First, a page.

As the British society became a multicultural society and immigrants were able to contest in local and general elections, seemingly immigrant councilors and parliamentarians began to emerge. Simultaneously numerous associations and counseling organisations working for the welfare of immigrants started to develop which reduced the need or the urgency to learn the language or the British way of life of the host country for an immigrant.

Additionally, those who arrived in the country on the pretext of further studies began to hoodwink the home office and started moonlighting which made the Home Office to restrict and remove student working hours which has greatly affected the genuine students who are diligently engaged and focused on their future.

An accumulation of such abuses over a period of time has made the British authorities to modify the period of stay in the United Kingdom from one year at the beginning, then to 5 years and now expanded the time limit to 10 years before one could apply for British citizenship.  The latest “ƒ”¹…”immigrant passport test’ is the ultimate result of a continuous process of controlling the immigration to the United Kingdom.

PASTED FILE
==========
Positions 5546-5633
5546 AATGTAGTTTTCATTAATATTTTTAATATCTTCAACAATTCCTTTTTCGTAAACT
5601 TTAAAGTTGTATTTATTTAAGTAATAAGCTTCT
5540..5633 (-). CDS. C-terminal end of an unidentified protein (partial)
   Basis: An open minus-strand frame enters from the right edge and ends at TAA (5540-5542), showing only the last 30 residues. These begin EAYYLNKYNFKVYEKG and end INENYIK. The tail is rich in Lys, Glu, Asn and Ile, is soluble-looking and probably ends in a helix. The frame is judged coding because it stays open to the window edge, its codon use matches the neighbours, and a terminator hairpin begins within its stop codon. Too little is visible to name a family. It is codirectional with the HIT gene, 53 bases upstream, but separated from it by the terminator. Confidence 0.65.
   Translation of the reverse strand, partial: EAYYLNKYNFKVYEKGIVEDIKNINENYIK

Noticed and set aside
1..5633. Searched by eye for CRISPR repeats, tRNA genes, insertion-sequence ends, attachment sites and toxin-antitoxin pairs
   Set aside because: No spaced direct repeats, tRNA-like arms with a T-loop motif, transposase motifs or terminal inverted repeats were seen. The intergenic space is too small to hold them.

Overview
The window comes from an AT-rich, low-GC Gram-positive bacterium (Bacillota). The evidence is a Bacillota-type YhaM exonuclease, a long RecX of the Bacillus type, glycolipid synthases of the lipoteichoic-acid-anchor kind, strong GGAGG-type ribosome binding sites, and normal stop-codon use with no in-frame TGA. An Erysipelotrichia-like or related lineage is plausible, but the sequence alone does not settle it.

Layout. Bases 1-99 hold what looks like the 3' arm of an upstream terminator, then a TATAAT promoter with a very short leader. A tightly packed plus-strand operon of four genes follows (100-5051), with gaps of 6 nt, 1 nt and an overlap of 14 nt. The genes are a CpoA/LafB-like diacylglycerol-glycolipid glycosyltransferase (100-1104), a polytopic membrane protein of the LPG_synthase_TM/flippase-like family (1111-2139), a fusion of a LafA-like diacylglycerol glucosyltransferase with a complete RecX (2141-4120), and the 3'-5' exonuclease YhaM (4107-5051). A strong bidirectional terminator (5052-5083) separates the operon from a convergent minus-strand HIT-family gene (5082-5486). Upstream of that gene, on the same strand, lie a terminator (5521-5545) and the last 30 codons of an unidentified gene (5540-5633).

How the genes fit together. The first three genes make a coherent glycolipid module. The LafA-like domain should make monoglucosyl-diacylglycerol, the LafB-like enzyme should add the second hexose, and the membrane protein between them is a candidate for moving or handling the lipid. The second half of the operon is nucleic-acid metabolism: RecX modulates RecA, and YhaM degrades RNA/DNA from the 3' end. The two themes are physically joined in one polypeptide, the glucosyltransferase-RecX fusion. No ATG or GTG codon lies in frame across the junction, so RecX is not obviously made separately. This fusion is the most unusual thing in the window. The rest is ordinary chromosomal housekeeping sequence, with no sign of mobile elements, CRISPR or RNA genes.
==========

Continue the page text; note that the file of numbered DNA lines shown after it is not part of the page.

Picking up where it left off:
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One Response to “Life Abroad –Part 34 MIGRANT PASSPORT TEST – ‘LIFE IN THE UK’”

  1. Fran Diaz Says:

    Dear Tilak Fernando,

    Thank you for this enlightening article. Even with a somewhat flawed questionnaire, the Brits do attempt to naturalise their citizens.


    Sad to say, in Sri Lanka, ‘Kallathonis’ from Tamil Nadu can come and go with impunity. They have no knowledge of the Lanka history, let alone speak even a word of Sinhala or even English as a link language. How careless our authorities have been since Independence from Britain ! But JRJ did attempt to stop illegal migrants with the TAFFAI but that unit was dismantled under Premadasa.

    Who rules Sri Lanka ?